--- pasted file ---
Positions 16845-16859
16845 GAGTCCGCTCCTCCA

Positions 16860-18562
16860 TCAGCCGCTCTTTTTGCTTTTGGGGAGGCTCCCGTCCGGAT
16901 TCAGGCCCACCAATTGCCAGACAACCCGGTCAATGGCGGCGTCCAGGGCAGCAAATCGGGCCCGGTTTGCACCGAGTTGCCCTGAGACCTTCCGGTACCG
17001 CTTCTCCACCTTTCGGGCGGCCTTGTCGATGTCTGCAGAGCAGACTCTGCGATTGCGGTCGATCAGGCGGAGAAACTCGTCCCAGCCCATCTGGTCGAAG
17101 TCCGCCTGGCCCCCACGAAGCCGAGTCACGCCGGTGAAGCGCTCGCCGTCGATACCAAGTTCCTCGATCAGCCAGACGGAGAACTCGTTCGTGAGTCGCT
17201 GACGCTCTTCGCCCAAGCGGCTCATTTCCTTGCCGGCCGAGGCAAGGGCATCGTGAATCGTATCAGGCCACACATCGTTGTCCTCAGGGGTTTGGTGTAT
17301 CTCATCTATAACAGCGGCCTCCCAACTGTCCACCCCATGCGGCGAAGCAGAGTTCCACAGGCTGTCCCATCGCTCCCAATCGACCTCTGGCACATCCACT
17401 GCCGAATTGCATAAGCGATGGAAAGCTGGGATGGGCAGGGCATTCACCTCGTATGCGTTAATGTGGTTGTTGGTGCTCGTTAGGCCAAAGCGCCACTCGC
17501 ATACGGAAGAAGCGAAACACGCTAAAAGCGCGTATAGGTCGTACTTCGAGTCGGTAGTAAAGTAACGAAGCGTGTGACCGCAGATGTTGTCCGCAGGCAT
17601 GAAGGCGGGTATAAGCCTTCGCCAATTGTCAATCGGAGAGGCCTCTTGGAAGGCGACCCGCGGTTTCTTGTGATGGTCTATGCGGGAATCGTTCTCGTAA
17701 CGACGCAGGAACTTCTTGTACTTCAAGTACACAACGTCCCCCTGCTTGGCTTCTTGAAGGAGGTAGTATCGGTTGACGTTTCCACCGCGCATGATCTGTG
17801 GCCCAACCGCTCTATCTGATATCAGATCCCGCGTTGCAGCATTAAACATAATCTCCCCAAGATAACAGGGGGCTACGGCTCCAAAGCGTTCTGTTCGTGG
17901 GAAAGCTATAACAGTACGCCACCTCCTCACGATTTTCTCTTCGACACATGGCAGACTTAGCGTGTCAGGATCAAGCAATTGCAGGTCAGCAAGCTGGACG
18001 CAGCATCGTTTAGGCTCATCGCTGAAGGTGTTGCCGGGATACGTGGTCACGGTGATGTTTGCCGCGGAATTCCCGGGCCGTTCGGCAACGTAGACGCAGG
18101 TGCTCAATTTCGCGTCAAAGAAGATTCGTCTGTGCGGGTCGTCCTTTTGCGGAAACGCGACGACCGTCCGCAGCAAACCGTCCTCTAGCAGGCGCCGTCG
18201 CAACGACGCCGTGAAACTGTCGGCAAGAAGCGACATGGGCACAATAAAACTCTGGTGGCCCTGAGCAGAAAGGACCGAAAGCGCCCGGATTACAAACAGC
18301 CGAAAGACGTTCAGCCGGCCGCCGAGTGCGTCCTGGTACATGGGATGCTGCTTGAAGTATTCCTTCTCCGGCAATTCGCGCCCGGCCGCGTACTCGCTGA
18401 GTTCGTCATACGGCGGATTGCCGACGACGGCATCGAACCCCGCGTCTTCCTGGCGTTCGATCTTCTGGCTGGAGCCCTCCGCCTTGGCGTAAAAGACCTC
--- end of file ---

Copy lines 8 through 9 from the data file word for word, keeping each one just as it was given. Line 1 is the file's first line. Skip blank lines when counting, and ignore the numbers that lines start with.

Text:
17201 GACGCTCTTCGCCCAAGCGGCTCATTTCCTTGCCGGCCGAGGCAAGGGCATCGTGAATCGTATCAGGCCACACATCGTTGTCCTCAGGGGTTTGGTGTAT
17301 CTCATCTATAACAGCGGCCTCCCAACTGTCCACCCCATGCGGCGAAGCAGAGTTCCACAGGCTGTCCCATCGCTCCCAATCGACCTCTGGCACATCCACT